We propose to investigate the mechanisms of the anti-viral innate immune response using single molecule fluorescence techniques in vitro and super-resolution imaging of cells. RIG-I (retinoic acid inducible gene-l) and related receptors were recently identified as the initial sensors for viral RNA that signal downstream molecules. RIG-I has a central DExD/H RNA helicase domain. The N-terminus possesses tandem CARDs (caspase activation and recruitment domains) that interact with a mitochondrial antiviral signaling protein (MAVS) and are ubiquitinated by TRIM25 E3 ligase. It also has a C-terminal regulatory domain (RD) that senses 5'triphosphate which is the primary signature of viral RNA. RIG-I also recognizes double stranded (ds) RNA as a viral signature. RIG-I is an RNA-dependent ATPase and its ATPase activity closely correlate with its signaling function. However, the role of its ATPase activity has remained a mystery. Using proteininduced fluorescence enhancement (PIPE) at the single molecule level in collaboration with Project 2. we found that RIG-I translocates rapidly and repeatedly on short dsRNA (20-50 bp). We also showed that its movement is slowed down by CARDs and accelerated by the presence of 5'triphosphate. Combined with previous studies that show a strong correlation between ATPase activity and RIG-I signaling, this data indicates that ATP-powered RNA translocation is essential for RIG-I signaling. In Project 3, we will address many of the outstanding questions such as how RIG-I discriminates between viral RNA and similar-looking host RNA molecules, what the role of RIG-l's ATPase activity is, how RIG-l's function is regulated by nucleic acid composition, what its interactions with other proteins are and how RIG-l's post-transcriptional and posttranslational modifications affect its function. There are three specific aims:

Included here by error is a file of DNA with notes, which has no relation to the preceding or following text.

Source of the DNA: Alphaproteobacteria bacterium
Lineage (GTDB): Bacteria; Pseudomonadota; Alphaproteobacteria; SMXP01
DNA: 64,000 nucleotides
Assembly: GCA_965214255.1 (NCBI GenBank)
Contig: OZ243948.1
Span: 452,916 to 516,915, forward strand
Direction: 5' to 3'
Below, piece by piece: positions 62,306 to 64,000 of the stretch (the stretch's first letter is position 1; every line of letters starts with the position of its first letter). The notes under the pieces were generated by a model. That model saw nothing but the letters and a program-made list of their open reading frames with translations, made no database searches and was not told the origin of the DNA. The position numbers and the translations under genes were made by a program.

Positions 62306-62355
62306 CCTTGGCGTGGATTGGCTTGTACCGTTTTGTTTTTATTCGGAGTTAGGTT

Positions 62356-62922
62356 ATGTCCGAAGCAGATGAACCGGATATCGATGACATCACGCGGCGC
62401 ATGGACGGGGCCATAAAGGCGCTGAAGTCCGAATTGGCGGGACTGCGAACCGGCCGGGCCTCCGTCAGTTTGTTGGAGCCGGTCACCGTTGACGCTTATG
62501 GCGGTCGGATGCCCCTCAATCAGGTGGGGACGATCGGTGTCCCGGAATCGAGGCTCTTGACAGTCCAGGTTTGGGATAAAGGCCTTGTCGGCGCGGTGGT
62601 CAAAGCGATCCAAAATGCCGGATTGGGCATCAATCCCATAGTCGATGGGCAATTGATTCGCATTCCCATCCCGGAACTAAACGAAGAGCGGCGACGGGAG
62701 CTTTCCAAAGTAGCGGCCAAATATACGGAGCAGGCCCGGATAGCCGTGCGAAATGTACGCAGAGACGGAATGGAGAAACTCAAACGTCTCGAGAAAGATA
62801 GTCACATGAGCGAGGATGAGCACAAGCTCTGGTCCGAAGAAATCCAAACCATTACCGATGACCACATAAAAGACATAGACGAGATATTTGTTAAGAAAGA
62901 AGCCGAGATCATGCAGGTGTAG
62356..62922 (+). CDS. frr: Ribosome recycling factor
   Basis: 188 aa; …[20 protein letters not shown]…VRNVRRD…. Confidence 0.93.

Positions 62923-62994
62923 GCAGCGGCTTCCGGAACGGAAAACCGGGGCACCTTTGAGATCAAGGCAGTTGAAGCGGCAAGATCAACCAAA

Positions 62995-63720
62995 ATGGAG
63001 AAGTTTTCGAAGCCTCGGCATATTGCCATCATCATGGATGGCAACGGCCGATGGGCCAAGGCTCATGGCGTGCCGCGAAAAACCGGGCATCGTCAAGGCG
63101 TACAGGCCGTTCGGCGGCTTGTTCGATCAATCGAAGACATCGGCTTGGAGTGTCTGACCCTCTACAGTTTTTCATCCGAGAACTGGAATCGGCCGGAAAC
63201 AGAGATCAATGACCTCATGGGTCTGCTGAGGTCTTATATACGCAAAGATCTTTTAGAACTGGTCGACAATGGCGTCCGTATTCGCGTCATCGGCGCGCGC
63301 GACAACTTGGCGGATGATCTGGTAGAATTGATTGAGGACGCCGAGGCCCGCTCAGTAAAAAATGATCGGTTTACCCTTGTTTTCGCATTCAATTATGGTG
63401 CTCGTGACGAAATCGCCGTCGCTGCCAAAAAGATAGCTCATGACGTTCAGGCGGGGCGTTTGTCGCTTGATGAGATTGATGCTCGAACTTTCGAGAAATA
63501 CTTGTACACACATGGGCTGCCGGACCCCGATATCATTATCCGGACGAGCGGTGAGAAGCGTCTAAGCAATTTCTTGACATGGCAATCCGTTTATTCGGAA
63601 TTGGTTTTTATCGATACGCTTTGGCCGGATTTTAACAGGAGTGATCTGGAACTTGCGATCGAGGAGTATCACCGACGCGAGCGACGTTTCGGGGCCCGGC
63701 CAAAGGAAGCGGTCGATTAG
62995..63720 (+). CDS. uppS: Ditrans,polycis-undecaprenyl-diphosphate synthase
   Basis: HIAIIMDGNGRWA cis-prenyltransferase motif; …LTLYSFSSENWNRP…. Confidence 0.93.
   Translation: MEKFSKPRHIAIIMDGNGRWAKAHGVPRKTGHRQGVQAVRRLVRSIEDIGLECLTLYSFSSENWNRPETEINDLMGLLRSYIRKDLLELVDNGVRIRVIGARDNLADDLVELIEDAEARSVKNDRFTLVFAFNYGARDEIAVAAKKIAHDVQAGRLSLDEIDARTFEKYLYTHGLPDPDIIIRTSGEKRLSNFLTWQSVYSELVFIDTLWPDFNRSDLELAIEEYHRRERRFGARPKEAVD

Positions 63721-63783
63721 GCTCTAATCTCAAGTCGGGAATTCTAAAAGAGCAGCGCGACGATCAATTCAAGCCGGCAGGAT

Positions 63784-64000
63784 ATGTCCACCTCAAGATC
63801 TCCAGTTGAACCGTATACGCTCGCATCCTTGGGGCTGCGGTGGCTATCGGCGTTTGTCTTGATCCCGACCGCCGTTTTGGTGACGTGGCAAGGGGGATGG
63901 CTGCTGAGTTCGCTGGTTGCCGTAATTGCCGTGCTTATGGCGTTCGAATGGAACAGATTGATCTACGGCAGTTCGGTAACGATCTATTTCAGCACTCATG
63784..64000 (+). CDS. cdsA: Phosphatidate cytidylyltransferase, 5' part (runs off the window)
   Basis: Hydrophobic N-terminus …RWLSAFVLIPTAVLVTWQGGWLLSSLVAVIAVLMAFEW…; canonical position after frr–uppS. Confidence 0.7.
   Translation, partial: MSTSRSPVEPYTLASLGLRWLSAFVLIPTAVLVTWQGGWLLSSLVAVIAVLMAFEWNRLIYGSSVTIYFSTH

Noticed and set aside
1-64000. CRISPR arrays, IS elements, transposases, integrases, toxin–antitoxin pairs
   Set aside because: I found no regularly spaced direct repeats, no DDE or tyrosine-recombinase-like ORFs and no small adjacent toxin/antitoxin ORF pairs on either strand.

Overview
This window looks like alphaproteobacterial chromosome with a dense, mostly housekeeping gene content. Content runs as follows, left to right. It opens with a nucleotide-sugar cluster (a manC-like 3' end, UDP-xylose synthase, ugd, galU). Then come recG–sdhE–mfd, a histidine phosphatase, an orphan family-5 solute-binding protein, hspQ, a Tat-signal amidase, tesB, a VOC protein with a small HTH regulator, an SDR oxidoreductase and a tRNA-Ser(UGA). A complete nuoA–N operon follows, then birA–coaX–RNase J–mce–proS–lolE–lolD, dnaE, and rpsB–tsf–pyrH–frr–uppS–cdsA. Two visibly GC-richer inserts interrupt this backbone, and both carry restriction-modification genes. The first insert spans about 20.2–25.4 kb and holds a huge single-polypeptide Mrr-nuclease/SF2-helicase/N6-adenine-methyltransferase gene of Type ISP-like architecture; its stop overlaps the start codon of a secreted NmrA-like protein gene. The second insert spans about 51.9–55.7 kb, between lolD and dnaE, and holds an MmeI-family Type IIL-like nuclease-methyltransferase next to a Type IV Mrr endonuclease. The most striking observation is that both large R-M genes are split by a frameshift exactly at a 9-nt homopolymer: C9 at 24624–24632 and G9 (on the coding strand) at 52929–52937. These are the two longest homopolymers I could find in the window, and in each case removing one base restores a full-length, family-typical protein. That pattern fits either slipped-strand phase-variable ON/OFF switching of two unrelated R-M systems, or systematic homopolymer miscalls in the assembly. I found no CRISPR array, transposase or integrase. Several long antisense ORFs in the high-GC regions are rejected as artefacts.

In Aim 1, we will investigate the RNA translocation activities of RIG-I like receptors.
In Aim 2, we will investigate RIG-I loading and oligomerization, and its conformational changes upon viral RNA recognition.
In Aim 3, we will investigate cellular location of RIG-I and its partners such as MAVS and viral RNA using live cell imaging and super-resolution imaging. In addition, RIG-I interaction with MAVS will be studied at the single molecule level in a reconstituted system.
RIG-I like receptors are the primary sensor of viral RNA in the cytosol in all cell types and triggers downsteam signaling cascades leading interferon production as a first line of defense against viral infection. Our studies will provide a fundamental understanding of RIG-I pathway with unprecedented resolution and sensitivity, providing critical insights that may be used for developing new therapeutic approaches.
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